Fair prices paid – House calls made.
Carpe Diem Fine Books
245 Pearl Street Monterey.
831-643-2754 for appointment.
Contractor
R.G. BUILDERS - Custom Homes
and Room Additions. Local Carmel
builder. Free estimates. (831) 6410533
TF
Design
F O R D I S C R I M I N AT I N G R E A D E R S
Help Wanted
CHURCH THRIF SHOP MANAGER
- Twenty hours per week. Call (831)
659-2278 for application.
11/23
NAIL TECHNICIAN WANTED –
Alexiana’s De Spa looking for nail
technician. Experience necessary.
(831) 641-0380
12/7
HELP WANTED
As part of our expansion
program, a small company is
looking for BOOKING
KEEPER, Please contact us
for more details.
Requirements - Should be a
computer literate. 2-3 hours
access to the internet weekly.
Efficient and Dedicated.
If you are interested and
need more information
please send e-mail to:
[email protected]
Situation Wanted
Special Pets
Doggies
Personal ConciergeEstate Administrator
My Home • My Large Yard
Residential Playmates
Roni Rubinstein
Organized, Professional,
Respectful of confidential
matters. Managed multiple properties. Youth and
elder experience. Long
time Peninsula resident.
Is your best friend furry, cuddly,
loving... with four paws?
Pet Sitter
“Overnight Boarding”
(831) 626-6281
Big Gentle Dogs Welcome
Therapy Dogs International
Puppies for Sale
Adorable Coton de Tulear
puppies available.
Home raised in Carmel. Well
socialized, and partially housebroken. Very cute, loving,
non-shedding breed.
Parents AKC registered. $1,500.
Call (415) 867-7011 or go to
www.erresseonline.com
for more information.
(415) 515-6136
Wanted to buy
COLLECTOR WILL PAY TOP DOLLAR for vintage designer clothing,
handbags, and costume jewelry.
YSL, Gucci, Hermes, Dior, Pucci,
Halston, Chanel, Alaia, etc. Susan
(831) 622-9759.
TF
www.carmelpinecone.com
Now you can share with
The Carmel Pine Cone readers
just how special your pet is!
~ Milestone Birthdays
~ Successful Operations
~ Special Events/Partys
~ An Accomplishment
~ Anniversarys
~ or ~ when the Sorrowful
Inevitable Happens
Congratulations!
Our hats off to you, Sammy!
You made it through
obedience school.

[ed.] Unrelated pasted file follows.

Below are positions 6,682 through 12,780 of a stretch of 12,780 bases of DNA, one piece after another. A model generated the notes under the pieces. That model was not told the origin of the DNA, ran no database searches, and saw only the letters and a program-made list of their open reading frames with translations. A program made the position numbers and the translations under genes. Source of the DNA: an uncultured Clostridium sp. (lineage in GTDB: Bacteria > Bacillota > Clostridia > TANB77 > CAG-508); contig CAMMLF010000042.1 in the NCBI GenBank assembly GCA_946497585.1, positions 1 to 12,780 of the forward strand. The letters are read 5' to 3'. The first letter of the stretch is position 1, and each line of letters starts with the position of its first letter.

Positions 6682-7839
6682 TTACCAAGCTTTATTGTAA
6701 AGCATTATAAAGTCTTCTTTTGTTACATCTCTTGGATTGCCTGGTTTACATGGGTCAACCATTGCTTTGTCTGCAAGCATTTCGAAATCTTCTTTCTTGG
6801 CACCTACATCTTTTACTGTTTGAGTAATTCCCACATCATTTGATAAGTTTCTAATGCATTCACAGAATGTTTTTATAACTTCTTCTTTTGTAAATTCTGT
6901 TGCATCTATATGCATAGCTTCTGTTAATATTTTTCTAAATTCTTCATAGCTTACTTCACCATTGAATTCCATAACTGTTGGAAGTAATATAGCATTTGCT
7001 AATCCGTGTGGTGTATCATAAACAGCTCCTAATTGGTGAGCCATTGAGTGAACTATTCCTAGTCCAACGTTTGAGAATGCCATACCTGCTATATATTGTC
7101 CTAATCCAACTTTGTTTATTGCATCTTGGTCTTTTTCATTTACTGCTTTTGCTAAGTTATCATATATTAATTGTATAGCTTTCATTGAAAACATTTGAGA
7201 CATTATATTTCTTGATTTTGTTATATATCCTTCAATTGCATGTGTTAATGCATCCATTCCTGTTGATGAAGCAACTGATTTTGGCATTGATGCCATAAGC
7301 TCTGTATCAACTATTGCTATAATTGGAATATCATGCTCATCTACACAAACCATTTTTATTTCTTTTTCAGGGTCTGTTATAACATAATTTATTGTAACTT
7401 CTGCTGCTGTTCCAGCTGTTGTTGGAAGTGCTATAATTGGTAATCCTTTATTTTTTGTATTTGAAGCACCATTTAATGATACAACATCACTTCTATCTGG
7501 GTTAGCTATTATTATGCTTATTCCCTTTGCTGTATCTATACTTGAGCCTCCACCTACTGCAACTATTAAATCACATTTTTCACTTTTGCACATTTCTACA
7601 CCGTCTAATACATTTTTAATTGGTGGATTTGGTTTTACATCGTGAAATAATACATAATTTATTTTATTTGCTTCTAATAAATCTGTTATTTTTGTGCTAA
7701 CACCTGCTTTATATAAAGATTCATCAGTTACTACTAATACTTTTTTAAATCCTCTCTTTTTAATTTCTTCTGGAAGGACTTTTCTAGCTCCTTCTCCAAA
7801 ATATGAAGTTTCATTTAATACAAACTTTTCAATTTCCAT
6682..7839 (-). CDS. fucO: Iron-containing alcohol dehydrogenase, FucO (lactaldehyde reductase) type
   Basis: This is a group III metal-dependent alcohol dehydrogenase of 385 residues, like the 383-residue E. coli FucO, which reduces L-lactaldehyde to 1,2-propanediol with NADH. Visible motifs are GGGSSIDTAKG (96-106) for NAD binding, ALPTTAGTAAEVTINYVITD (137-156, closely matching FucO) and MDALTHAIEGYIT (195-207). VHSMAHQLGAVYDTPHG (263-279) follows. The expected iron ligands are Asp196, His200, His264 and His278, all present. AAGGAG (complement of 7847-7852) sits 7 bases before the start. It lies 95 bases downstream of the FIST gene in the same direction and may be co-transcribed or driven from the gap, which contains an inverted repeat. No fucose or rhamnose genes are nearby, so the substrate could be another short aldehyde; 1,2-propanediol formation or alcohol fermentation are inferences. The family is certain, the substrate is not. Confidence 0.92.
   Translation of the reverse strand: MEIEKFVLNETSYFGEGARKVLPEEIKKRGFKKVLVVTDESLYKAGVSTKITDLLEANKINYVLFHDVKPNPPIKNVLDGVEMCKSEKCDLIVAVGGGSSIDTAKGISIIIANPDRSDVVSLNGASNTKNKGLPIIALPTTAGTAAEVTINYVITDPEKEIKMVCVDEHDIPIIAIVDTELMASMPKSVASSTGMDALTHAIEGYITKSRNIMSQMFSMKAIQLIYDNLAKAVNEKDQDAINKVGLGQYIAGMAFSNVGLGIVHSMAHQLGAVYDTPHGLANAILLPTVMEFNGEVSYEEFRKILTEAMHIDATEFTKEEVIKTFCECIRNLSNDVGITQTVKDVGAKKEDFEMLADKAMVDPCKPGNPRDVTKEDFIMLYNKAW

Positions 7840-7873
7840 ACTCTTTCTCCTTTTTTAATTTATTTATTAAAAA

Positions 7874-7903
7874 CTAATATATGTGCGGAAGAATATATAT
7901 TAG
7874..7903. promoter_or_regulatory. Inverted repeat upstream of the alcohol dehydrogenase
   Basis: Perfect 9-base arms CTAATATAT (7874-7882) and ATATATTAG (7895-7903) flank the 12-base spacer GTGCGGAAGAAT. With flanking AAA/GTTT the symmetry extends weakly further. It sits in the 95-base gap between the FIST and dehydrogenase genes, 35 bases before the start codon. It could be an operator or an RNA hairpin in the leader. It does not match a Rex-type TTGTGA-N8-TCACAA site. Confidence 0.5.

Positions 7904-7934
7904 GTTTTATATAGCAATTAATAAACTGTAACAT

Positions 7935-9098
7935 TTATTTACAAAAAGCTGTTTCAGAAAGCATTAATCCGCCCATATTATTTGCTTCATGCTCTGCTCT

Love,
Your Family
FOR MORE INFORMATION CONTACT:
Alex Diaz • (831) 274-8659 • [email protected]
Vanessa Jimenez • (831) 274-8652 • [email protected]
Irma Garcia • (831) 274-8652 • [email protected]
Holland Hill Garden Pros
Gorgeous gardens and
landscape design. Monthly
organic garden fertility available now. Free landscape
estimates. (831) 624-3422
Place your Classified ad TODAY!
CALL The Carmel Pine Cone at (831) 274-8652
November 23, 2007
MUSIC
From page 14A
Festival /50 Years.” Bearing the signature of MJF director
Clint Eastwood, the limited edition showcases half a century of MJF images, telling the festival’s story through its
graphic imagery and photographic moments, capturing the
MJF experience through posters, program covers and exclusive photographs dating back to 1958. Priced at $300 per
copy, there are currently only 100 copies left. Call (831) 3733366 or email [email protected]
The Carmel Pine Cone
19A
Tularcitos Elementary School
Fall Carnival, Fiesta Verde
was a great success thanks to our
generous sponsors:
with an appearance at the Music Summit in Monterey.
Performing with a trio, Greenfield plays mostly original
material. With a repertoire of more than 50 original songs,
D.J. Live Fandoval,
Greenfield has a unique pop songwriting style with an
Grupo Musica Agave de Santa,
authentic and emotional feel. His first album, “Asking If…,”
Chatterbox Restaurant,
will be available for purchase at Friday’s concert.
Christopher’s, Le Coq d’Or, Tutu Mondo,
In addition to his career as a musician, Greenfield works
The Running Iron,
as a recording engineer at Stanford University’s Center for
Los Laureles Lodge, Plaza Linda,
Computer Research in Music and Acoustics. In this capacity,
Lucy’s Taqueria Grill, Rio Grill, Rosines,
Greenfield has produced a number of albums, including
Wells Fargo, Wild Goose, Milne Construction,
Yiddish and Russian folk music; Taoist and Buddhist chants;
Set In Your Way, Carmel Valley Kiwanis,
four solo albums by local cellist Rushad Eggleston; and varMetz Fresh, Earthbound Farms,
ious hip hop, jazz and rock projects. He is currently working
Dole Fresh Vegetables, Taylor Farms,
on an album of Afro-Beat music featuring former King
Salinas Valley Wax Paper Company,
Sunny Ade bassist Baba Ken. The show starts at 7:30 p.m.
Save the Whales, Monterey Regional Waste
Call (831) 394-7336.
Management District, Marine Mammal Center,
A S S O C I AT E S
At the Hyatt Regency Monterey’s Fireside Lounge,
Monterey
Peninsula Water Management District,
PROPERTY MANAGEMENT SALES
pianist Marshall Otwell performs Nov. 23 and 24 with
Ventana Wilderness, Storage PRO, Health & Water